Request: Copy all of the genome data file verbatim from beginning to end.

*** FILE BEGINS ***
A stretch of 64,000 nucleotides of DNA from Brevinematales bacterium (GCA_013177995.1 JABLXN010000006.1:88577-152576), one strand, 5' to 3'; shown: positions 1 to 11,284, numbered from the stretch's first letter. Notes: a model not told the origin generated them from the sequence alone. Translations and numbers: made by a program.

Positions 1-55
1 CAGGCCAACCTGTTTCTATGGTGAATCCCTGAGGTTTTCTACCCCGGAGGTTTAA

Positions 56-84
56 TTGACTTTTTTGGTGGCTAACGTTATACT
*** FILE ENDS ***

A stretch of 64,000 nucleotides of DNA from Brevinematales bacterium (GCA_013177995.1 JABLXN010000006.1:88577-152576), one strand, 5' to 3'; shown: positions 1 to 11,284, numbered from the stretch's first letter. Notes: a model not told the origin generated them from the sequence alone. Translations and numbers: made by a program.

Positions 1-55
1 CAGGCCAACCTGTTTCTATGGTGAATCCCTGAGGTTTTCTACCCCGGAGGTTTAA

Positions 56-84
56 TTGACTTTTTTGGTGGCTAACGTTATACT